So for us, who claim an identity as Christians, what would be the proper response? How are we asked to relate to these things as disciples of Jesus?
First, of course, our faith proclaims love, even to our enemies. And part of that is not to judge or hurt them. We can choose to abstain from hurtful speech. This is a powerful spiritual practice that has helped me a lot.
The problem is, loving our enemies is incredibly hard. Drawing lines in the sand between “us” and “them”, feeling righteous about ourselves and judging those who do wrong, those are primal human instincts. They come right from our evolutionary past. So how do we get past this past? How do we find this larger love that can hold even those that are alien to us?
The answer is, by grace. We cannot fabricate this love, it can only be given to us. But grace doesn’t just happen. It is given, but it must be received, or it will wither and dry like a packet left outside. And in order to receive it, we must practice seeing the world in a graceful way.
And this is where our readings today come in. Sometimes, when all the confusion of the world overwhelms me, I remind myself of the majestic first verses of Genesis. No matter how much confusion there is, it is always possible to direct our minds back to that very beginning. When the earth was formless and empty, darkness was over the surface of the deep, and the Spirit of God was hovering over the waters.
And everything that is, all the abundance of life, was created out of these deep, dark beginnings, and all has retained the sacredness of that first moment. As it says in the Psalm, the voice of God is over the waters, and it moves all that is on the land. No matter how terrible things may be, we can always remind ourselves that the voice of God, his sacred presence, can be found in all of life, rejoicing or suffering with us.
This practice of reminding ourselves is a form of repentance. To repent is to change course, to do something in a different way. But repentance alone does not gift us this larger vision. Only grace can do that. That is why those disciples whom Paul met had to be baptized once more. We need to be moved beyond our own efforts and shown a greater love. Only then will we be able to hold it all, both right and wrong, in the all-encompassing love of Christ by the Spirit.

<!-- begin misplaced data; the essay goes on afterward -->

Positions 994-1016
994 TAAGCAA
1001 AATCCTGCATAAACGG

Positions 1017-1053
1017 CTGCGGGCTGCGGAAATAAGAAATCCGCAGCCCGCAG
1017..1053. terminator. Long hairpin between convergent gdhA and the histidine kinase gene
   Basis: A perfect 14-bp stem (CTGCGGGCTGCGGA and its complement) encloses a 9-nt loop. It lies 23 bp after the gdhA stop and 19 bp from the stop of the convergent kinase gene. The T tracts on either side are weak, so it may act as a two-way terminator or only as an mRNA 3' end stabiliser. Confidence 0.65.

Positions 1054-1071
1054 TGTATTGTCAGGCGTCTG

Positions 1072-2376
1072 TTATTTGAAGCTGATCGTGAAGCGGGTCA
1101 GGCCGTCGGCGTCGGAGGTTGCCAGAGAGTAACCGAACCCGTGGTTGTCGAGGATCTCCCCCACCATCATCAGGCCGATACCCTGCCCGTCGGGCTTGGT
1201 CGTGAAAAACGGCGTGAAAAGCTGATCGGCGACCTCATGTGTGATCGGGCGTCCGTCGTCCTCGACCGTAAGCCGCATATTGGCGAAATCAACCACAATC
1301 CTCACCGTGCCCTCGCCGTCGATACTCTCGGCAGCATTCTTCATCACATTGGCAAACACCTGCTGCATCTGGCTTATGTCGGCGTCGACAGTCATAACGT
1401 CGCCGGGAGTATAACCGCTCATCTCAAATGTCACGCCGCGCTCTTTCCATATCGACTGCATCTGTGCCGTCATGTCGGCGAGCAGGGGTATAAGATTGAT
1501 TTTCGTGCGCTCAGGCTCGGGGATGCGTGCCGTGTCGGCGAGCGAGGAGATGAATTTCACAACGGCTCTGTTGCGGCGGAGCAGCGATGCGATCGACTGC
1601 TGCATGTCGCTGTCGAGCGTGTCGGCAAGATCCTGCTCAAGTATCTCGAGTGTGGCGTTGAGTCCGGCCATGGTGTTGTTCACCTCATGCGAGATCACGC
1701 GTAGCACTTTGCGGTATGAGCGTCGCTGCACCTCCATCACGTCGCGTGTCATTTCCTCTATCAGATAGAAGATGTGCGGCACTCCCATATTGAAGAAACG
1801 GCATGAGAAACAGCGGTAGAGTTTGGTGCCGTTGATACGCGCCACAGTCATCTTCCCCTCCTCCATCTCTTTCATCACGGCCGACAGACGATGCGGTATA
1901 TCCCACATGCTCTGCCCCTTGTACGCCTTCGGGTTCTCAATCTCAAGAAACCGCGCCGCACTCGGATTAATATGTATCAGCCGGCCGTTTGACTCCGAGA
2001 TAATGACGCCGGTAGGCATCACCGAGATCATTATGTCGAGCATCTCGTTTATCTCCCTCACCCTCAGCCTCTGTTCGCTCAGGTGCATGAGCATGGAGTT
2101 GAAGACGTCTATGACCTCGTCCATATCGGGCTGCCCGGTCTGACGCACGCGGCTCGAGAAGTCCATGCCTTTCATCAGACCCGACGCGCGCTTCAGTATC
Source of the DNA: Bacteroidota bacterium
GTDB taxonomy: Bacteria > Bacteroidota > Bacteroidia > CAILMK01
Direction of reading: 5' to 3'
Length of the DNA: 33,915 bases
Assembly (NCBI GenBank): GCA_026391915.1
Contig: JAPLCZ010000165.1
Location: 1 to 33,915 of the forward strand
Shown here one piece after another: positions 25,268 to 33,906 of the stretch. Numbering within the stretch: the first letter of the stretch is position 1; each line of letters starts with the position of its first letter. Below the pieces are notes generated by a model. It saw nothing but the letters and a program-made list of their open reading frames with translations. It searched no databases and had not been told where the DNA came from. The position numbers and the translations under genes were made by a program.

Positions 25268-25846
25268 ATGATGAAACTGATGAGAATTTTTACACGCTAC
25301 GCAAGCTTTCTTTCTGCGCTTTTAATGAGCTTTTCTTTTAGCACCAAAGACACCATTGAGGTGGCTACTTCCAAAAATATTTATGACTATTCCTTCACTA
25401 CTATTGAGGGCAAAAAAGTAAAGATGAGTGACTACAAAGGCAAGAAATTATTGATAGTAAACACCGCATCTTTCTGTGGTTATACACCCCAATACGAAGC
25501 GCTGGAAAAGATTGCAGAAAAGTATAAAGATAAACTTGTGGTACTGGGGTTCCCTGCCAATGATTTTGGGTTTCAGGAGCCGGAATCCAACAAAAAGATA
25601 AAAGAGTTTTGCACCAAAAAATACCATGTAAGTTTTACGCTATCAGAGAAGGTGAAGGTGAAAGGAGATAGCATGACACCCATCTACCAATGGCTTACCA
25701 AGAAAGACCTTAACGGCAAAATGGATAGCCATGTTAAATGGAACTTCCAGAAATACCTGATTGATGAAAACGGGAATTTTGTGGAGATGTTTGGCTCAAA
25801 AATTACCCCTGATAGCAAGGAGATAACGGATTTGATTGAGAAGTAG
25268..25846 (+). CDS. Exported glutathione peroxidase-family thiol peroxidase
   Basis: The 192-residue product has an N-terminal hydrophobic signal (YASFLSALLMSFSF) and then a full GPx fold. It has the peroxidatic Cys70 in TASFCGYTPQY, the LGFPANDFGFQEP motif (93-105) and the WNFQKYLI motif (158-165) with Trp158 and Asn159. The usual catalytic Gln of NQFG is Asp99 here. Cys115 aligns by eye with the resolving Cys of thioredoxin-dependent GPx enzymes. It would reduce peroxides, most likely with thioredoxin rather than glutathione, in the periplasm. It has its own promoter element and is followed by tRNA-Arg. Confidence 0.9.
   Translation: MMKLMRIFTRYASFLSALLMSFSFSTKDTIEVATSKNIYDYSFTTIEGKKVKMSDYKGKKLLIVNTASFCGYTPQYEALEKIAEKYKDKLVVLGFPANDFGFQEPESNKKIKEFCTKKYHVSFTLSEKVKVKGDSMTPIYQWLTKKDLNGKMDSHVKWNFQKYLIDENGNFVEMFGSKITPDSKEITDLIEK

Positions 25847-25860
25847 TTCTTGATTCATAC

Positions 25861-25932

In a twist of tragic and moving irony, the one person in the events in Paris who acted by this Spirit was a Muslim. Ahmed Merabet was an officer in the French police force. He responded to a call to intervention and was gunned down at point blank range as he tried to stop the terrorists from escaping. As someone has put it, he died defending the right of others to ridicule his faith. He was 42 years old.
This is what we mean by sacrifice. This is what we mean by denying ourselves and taking up our cross.
In these days, when so many are looking for strife and confrontation, let us remember that as disciples, we are called to be the leaven and the salt. To quietly foster peace: by showing others grace where the world asks for judgment. By standing up for others no matter how they treat us, just like Ahmed Merabet did.
May God, who sits enthroned as ruler, who governs the flood and the wilderness, the plains and the mighty mountains, give us the strength to do so—and may He bless us with His peace.